|McIntosh MC252 Power Amplifier|
|Home Theater Power Amplifiers Stereo Amplifiers|
|Written by Robert Mead|
|Monday, 09 March 2009|
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The room itself is about 15 feet wide, by 17 feet long, with insulated curtains hanging over the sliding-glass entrance way, so the room has a nice, airy feel to it, which brings out the audio clarity of most of the music played through the audio system featured in the “McIntosh Showroom.” The loudspeakers that were primarily used during this demonstration were the Aerial Acoustics Model 7B speakers, and when I first saw how elegant and sophisticated these speakers look, with their wood-grain casing and their two huge woofers located near the bottom of these towering beauties, I felt my excitement level rise as I could not wait for the demonstration to begin.
An audio rack to the left of the room contained the MC252, along with three MC501’s directly underneath the Furman IT-Power Conditioner that all the power amplifiers in the rack were connected to, which ensured that the sheer power of the McIntosh amps never pushed distorted signals to the MX136 Audio Video Control Center that integrated all the showroom’s components together. The Aerial Acoustics speakers were aligned at an 80-degree angle facing the listener, placed at about seven feet apart from each other and about 9 feet away from the chair I was sitting in. The Aerial Acoustics Model 7B speakers consists of two twin towers encasing the two 7” woofers and the 5” midrange as well as the 1” tweeter on top of the towers. These hefty speakers weigh 100 pounds each and the midrange section of the speakers is basically an unshielded variation of Aerial’s CC3-center channel driver that comes with a wool-filled compartment, ensuring that music emanating from this part of the speaker comes out at full impact, with little to no displacement of sound.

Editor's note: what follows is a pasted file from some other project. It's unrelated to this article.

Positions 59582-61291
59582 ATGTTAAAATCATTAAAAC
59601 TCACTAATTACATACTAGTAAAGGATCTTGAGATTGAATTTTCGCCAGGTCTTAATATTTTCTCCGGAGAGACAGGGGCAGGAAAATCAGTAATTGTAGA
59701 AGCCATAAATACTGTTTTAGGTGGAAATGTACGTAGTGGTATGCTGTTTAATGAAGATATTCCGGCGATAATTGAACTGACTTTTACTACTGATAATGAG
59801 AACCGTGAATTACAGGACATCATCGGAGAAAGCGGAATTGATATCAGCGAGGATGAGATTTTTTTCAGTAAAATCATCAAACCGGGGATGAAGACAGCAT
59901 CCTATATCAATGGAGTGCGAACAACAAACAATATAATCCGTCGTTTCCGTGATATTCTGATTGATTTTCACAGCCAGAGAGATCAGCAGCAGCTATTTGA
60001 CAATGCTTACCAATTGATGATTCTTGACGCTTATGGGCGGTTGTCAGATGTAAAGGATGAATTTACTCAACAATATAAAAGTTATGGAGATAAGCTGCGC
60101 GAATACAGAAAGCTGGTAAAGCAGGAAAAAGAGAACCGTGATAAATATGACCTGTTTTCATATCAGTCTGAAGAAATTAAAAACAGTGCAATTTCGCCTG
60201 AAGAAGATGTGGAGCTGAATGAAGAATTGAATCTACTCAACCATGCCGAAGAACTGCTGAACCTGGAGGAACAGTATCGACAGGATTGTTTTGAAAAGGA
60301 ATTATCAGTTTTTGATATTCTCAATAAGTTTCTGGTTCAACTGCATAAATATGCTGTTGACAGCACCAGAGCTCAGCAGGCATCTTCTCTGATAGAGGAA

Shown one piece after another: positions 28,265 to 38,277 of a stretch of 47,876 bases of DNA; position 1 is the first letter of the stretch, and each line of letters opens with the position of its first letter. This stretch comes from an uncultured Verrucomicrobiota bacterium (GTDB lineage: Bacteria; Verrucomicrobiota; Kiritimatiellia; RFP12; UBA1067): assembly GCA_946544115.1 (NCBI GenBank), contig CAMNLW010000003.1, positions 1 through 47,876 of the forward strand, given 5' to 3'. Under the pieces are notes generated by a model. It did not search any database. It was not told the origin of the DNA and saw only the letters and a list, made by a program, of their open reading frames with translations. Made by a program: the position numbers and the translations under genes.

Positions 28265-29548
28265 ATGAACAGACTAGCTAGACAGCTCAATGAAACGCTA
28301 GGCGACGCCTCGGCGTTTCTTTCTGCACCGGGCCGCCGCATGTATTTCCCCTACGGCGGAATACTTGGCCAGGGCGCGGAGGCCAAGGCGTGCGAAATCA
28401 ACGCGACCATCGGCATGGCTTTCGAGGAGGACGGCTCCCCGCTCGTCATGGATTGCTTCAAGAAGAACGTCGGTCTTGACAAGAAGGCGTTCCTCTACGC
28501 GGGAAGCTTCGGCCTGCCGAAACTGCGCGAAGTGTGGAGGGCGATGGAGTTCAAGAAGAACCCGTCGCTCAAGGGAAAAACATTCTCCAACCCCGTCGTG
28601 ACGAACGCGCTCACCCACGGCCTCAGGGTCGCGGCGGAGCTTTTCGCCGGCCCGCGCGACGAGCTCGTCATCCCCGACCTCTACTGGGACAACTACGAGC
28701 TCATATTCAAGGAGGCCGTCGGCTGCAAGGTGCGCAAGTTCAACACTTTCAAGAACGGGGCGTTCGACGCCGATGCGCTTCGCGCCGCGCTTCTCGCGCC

A major component of this entire system sits in the middle of the room: the McIntosh MX136 receives all the audio and video signals from the A/V sources and processes those signals into the correct sound/audio modes that best suits the type of input the MX136 receives. This a/v processor contains four HDMI digital video inputs and five Component video inputs, all which are assignable to any source you need to configure to your particular needs. The surround modes included in this model are DTS ES, DTS Neo:6, Dolby Digital, EX and PL Iix. Surprisingly, this component only weighs a light 31 pounds and contains a total harmonic distortion rate of 0.0005% from 20hz to 20khz, which should help to eliminate any power line noise running through most audio systems.